Eagle River Fire Protection District to host open house Saturday in Edwards
Eagle River Fire Protection District will host an open house at Station 12 in Edwards on Saturday, Oct. 12. The event, which will feature fun for the whole family — including interactive displays, games and information, as well as hot dogs straight off the grill — is free and open to the public and will run from 11 a.m. until 2 p.m. The station is located at 1050 Edwards Village Boulevard in Edwards.
Kids can try their hand at squirting a fire hose at a “burning” building, get a tour of the station and learn about fire apparatus. Adults can learn about ways to be prepared for an emergency, important tips for creating defensible space around their homes and the proper use of fire extinguishers. Other stations include CPR/AEDs, car seat installation demonstrations, what to know when you call 911 and more.
“We are delighted to invite our friends and neighbors to visit our newest station,” said Tracy LeClair, the community risk manager for Eagle River Fire Protection District, in a news release. “We think this will be a lively, fun, informative and worthwhile event for all ages.”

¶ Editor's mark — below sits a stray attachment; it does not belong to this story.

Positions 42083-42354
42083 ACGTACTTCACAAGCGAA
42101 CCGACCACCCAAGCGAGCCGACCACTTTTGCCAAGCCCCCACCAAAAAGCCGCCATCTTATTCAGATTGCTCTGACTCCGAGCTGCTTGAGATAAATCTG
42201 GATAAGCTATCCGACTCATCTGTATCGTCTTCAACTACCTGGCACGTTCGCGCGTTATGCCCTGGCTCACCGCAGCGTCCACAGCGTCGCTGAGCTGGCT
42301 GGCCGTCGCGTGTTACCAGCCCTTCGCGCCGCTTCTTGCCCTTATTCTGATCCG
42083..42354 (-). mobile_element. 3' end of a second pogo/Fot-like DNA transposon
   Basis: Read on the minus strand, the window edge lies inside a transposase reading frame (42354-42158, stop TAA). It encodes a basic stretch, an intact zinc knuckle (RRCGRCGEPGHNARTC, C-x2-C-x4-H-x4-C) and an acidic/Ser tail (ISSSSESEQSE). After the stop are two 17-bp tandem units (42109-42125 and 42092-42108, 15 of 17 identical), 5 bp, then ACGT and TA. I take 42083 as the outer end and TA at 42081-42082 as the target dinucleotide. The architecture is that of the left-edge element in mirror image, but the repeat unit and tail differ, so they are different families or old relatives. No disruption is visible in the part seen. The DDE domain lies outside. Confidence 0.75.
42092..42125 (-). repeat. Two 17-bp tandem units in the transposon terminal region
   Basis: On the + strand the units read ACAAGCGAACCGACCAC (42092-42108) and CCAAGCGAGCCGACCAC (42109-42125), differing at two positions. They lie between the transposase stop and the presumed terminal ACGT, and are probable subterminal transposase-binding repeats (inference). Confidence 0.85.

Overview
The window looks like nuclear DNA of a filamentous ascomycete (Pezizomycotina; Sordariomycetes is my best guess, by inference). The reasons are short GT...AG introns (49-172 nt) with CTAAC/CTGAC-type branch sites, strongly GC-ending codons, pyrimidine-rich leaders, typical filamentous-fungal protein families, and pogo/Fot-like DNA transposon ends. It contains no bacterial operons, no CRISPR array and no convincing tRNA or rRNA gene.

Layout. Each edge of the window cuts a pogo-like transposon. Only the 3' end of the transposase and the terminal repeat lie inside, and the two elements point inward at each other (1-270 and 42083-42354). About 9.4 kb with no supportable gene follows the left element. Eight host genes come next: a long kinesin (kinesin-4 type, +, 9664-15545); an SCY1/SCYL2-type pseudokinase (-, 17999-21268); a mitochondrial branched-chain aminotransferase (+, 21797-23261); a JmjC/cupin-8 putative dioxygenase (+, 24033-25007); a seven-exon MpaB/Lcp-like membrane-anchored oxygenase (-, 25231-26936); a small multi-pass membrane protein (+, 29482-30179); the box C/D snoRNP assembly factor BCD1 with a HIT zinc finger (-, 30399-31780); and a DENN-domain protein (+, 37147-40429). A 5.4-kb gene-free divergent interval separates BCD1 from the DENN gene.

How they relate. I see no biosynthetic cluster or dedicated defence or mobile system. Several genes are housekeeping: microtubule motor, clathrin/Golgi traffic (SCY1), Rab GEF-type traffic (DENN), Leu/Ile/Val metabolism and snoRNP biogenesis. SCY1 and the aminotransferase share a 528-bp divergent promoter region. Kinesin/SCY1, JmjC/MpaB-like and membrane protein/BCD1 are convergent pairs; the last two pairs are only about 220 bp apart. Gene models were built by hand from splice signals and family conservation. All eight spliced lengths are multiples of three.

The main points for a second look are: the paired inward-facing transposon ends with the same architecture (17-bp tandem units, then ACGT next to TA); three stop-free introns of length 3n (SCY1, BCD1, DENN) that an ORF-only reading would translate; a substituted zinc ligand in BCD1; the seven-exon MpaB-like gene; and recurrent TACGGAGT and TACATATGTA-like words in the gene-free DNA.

Partner organizations participating in the event include: Eagle County Paramedic Services, Vail Public Safety Communications Center, Colorado State Patrol, Eagle County Office of Emergency Management, Vail Health, Vail Valley Salvation Army, Eagle County Sheriff’s Office and more.
The Open House is part of Fire Prevention Week, which takes place October 6-12. During that time, Fire Districts throughout the valley (ERFPD, Vail Fire & Emergency Services, Greater Eagle Fire Protection District and Gypsum Fire Protection District) will also be visiting local elementary schools, teaching kids about the importance of having a home escape plan.
This year’s campaign recognizes the everyday people who motivate their households and families to develop and practice a home fire escape plan, and the role children can play in spurring their families to action. A home escape plan includes working smoke alarms on every level of the home, in every bedroom, and near all sleeping areas. It also includes two ways out of every room, with a clear path to an outside meeting place that’s a safe distance from the home. Home escape plans should be practiced twice a year by all members of the household.
For more information, contact Tracy LeClair at (970) 471-5284 or firstname.lastname@example.org.
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